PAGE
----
Not so long ago Idaho was a state of farms and small towns; Boise, the pleasant state capital, was just the largest of the small towns. Today Idaho is increasingly urbanized. Most of its people live in just five counties, in and around Boise, Idaho Falls, Pocatello and Coeur d'Alene. One-third live in the Boise's Treasure Valley, which has been growing rapidly, with big increases in the towns west of Boise--Eagle, Meridian, Middleton, Nampa. There have been large influxes from California and from Mexico and other parts of Latin America. Idaho's Hispanic population grew by 92% in the 1990s and is now 8% of the total; driver's license exams are given in English, Spanish, Serbo-Croatian, Russian, Arabic and Vietnamese. Here the political trend has been very much toward the Republicans: The newcomers are from Orange County, not San Francisco, and they seek not cultural liberation, but an environment in which they can raise their children in traditional lifestyles.
At the same time, small counties that have depended on mining and grazing have been hurting. But they think of themselves not as downtrodden employees of absentee corporations needing a protective federal government, but as pioneering entrepreneurs who need to get a bloated, bossy federal government off their backs. The federal government owns 62% of Idaho's land, and most Idahoans were furious at how President Bill Clinton's appointees managed it. The Clinton administration's proposal to stop roadbuilding in about one-third of national forest land was bitterly opposed. Federal limitations on grazing on public lands have squeezed cattle ranchers already hurt by declining beef consumption and lower prices. Similarly, potato farmers dependent on irrigated water were enraged when the Idaho Statesman and local environment restriction advocates called for breaching dams on the Snake River to protect salmon.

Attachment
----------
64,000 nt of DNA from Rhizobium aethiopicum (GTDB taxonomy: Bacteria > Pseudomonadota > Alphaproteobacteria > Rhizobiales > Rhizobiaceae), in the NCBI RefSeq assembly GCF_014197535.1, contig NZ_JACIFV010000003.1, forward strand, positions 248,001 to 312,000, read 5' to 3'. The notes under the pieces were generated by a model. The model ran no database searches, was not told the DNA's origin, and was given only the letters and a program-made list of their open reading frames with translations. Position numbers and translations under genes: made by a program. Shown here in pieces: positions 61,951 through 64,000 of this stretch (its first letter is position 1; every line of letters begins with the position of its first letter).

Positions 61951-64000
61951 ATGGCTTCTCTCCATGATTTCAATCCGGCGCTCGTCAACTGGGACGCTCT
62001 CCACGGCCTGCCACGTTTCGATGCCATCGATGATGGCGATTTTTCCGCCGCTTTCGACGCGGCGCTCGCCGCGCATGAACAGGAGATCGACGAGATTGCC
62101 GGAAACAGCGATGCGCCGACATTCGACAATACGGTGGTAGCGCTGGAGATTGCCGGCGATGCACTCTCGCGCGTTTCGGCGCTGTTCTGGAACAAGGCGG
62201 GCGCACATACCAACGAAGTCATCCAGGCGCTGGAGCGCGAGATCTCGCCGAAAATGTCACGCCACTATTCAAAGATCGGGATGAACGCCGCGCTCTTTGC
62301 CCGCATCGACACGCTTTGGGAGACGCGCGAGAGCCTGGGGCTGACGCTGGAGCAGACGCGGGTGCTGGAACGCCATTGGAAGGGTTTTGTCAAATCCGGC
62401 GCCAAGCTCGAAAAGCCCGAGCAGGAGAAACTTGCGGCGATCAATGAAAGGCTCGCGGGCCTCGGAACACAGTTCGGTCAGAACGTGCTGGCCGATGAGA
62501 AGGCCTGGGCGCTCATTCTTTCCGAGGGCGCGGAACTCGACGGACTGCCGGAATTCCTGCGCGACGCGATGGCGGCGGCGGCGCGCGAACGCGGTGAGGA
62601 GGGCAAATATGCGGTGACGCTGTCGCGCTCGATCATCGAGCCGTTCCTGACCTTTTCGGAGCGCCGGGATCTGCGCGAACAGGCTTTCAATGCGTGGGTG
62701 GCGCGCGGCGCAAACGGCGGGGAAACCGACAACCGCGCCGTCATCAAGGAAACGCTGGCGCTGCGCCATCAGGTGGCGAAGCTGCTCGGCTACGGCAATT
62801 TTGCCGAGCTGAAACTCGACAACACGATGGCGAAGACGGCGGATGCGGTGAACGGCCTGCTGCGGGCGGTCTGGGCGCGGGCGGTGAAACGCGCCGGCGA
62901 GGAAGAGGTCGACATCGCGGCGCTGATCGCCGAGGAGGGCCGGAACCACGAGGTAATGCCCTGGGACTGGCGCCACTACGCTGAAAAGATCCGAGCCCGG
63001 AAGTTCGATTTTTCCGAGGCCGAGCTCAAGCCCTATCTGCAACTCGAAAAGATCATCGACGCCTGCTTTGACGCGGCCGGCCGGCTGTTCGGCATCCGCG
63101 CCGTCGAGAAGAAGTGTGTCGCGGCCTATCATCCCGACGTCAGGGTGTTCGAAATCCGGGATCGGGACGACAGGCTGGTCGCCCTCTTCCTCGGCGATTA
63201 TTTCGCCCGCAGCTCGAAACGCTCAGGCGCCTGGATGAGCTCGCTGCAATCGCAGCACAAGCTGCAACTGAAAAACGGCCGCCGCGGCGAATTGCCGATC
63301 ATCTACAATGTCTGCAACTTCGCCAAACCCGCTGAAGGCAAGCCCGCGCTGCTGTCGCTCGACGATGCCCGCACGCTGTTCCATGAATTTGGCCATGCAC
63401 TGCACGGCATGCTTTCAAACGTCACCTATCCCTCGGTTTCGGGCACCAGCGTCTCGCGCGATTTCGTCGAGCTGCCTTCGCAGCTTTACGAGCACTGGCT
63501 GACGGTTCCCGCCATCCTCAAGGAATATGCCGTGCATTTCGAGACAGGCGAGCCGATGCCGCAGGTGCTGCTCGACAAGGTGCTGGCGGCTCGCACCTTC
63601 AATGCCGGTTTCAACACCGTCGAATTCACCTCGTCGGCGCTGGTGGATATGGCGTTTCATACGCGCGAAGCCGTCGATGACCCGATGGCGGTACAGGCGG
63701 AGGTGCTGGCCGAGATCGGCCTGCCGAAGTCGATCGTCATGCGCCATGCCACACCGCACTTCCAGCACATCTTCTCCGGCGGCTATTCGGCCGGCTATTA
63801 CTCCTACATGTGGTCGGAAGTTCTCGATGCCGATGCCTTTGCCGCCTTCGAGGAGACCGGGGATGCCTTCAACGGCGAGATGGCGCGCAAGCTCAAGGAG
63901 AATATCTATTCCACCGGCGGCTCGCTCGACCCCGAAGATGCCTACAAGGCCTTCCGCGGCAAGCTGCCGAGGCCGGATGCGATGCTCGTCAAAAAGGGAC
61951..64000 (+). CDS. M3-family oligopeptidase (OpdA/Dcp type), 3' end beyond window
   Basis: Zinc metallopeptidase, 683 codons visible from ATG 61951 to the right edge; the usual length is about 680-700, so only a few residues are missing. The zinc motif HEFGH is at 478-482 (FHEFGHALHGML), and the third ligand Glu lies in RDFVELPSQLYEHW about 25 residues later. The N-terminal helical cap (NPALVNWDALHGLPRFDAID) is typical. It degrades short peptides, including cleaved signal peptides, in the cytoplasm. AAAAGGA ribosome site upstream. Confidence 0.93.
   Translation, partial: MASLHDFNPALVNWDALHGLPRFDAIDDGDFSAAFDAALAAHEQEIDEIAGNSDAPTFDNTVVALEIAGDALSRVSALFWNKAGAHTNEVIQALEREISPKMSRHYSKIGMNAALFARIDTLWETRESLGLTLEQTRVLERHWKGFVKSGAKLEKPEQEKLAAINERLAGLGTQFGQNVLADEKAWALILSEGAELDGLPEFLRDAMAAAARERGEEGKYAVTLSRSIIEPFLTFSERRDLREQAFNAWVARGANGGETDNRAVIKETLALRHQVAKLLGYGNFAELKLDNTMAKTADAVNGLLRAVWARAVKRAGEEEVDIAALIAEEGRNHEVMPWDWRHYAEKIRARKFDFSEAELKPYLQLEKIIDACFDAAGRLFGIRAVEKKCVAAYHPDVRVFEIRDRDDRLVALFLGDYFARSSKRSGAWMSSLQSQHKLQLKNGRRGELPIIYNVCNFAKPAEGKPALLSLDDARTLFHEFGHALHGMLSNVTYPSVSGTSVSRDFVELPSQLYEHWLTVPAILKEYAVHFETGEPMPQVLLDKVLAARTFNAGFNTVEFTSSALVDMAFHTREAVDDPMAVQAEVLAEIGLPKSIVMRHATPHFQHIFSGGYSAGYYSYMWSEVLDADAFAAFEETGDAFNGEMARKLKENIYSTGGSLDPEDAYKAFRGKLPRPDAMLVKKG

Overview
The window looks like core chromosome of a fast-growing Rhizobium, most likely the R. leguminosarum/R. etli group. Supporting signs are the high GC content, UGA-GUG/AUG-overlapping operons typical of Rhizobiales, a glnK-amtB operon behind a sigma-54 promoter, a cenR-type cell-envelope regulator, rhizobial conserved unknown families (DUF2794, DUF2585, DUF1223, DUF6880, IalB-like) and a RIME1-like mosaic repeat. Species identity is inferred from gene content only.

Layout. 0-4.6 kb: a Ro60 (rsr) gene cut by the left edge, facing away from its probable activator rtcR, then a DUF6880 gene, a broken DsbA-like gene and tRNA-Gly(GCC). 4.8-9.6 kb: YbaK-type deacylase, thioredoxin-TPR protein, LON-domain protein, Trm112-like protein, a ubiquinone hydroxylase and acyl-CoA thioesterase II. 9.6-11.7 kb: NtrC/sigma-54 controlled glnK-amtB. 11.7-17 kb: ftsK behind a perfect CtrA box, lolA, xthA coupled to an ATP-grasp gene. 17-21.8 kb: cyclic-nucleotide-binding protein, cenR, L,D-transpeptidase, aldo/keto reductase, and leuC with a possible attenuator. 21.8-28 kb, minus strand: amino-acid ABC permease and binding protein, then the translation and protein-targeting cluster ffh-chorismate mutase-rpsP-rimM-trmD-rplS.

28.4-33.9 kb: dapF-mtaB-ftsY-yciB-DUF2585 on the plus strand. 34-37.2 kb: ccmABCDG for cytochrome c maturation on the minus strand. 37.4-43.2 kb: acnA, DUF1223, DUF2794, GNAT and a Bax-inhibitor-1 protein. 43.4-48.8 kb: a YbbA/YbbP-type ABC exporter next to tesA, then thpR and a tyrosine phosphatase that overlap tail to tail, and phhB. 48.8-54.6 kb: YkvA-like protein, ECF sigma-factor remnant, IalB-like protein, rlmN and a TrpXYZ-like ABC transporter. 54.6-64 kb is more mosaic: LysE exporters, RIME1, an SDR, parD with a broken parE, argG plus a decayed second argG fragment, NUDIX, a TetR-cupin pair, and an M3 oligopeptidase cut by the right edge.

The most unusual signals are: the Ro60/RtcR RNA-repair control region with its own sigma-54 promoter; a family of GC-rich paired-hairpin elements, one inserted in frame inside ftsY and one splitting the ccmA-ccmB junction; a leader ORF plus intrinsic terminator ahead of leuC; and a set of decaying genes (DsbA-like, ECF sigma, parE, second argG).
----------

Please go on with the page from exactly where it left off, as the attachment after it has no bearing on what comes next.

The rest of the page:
The political result of all these things was to make a heavily Republican state more Republican. George W. Bush--against breaching the Snake River dams, dubious about the reintroduction of grizzlies and the prohibition of roadbuilding in the national forests, eager to cut taxes on entrepreneurs--carried Idaho by a 67%-28% margin in 2000. Bush reversed some of the Clinton environmental programs, giving national forest regional managers more flexibility in approving commercial use and streamlining approval of forest thinning. But economic problems and state spending cuts produced new issues in 2002, when Republican Governor Dirk Kempthorne was reelected by only 56%-42% and Democrats gained seats in the legislature. In 2004 Bush carried Idaho by 68%-30%, with a slightly higher percentage and a slightly smaller percentage margin than in 2000. Each time he carried every county but Blaine County, with Sun Valley and its rich newcomers. Bush's percentage held steady in Boise's Ada County and fell in Blaine County (perhaps John Kerry's visit to his wife's home in Sun Valley to go skiing helped); he ran stronger in the Snake River Valley but his percentage fell in most rural northern counties, where the environmental policies of the Clinton administration were no longer an irritant.